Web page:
Exemptions in China’s ‘one-child policy’

November 5, 2010

We often hear criticism in the West about China’s one child policy but seldom hear about the exceptions to that law.

There is an exception to the ‘one-child policy’ for China’s ethnic minorities. However, population control must be explained to everyone anyway.

For example, to slow population growth, China asks the Islamic Imams of the ten million Hui Muslims in China to talk to the people who worship in their temples.

Many Hui live in one of the autonomous regions in Ningxia, between southern Gansu and Inner Mongolia.

We often hear of the Uighur Muslims since they have a separatist movement and sometimes protest, but the Uighur are not the only Muslims in China.

The Hui are unique among the fifty-six officially recognized minorities of China in that Islam is their only unifying identity. They do not have a unique language and often intermarry with Han Chinese.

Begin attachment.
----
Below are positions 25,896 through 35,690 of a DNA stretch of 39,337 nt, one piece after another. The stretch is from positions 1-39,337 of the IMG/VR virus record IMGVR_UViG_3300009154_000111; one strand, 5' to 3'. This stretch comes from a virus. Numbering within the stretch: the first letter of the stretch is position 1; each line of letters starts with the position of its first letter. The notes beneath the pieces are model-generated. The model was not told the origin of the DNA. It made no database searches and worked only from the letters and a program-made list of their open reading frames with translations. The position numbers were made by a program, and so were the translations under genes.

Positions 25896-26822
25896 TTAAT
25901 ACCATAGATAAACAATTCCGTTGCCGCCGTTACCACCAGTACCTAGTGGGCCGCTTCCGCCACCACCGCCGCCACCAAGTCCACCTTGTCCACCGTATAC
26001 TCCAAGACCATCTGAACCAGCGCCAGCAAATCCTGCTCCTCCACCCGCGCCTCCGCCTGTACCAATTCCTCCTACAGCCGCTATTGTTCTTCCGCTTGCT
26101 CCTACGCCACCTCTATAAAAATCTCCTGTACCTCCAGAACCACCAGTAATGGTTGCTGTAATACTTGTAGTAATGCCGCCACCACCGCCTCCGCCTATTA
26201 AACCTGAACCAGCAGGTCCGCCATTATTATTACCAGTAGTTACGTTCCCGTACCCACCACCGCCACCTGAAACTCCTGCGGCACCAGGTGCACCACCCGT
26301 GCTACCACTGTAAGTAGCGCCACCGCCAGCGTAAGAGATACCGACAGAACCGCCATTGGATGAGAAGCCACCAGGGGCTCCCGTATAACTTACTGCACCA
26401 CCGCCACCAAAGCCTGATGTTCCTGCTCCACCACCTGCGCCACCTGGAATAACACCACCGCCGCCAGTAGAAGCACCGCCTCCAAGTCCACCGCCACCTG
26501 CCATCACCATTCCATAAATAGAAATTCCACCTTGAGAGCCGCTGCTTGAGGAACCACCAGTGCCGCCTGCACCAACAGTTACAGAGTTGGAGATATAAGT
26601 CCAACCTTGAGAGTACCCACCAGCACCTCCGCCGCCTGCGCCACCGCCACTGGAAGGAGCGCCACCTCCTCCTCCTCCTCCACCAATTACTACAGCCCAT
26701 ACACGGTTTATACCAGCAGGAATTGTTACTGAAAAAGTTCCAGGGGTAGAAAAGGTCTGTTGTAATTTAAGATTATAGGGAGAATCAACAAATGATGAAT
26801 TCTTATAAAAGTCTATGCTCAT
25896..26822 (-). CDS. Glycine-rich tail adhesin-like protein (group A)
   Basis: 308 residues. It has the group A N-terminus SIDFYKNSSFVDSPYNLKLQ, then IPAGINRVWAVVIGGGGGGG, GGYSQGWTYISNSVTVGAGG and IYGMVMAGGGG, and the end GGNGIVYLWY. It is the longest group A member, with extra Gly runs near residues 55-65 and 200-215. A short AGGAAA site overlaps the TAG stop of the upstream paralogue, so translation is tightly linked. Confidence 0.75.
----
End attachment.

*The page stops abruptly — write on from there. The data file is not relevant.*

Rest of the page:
In fact, many live outside the Hui autonomous area.

After the Imam reads from the Quran, he explains the need for population control.  The single-child policy is actually a one, two or three child policy for the Hui depending on where they live.

Even though the Hui may have more than one child, many stop after having only one.

Since minorities in China are a small segment of the population, China’s government has exercised flexibility with the birth rate in order to keep the minorities an important part of China’s culture—sort of like affirmative action in the US.

In addition, in the countryside, having more children provides more hands in the fields with the hard agricultural work.

Learn more about China’s One Child policy.  How would you like to be responsible to feed more than 1.3 billion people?

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Lloyd Lofthouse is the award-winning author of the concubine saga, My Splendid Concubine & Our Hart. When you love a Chinese woman, you marry her family and culture too. 

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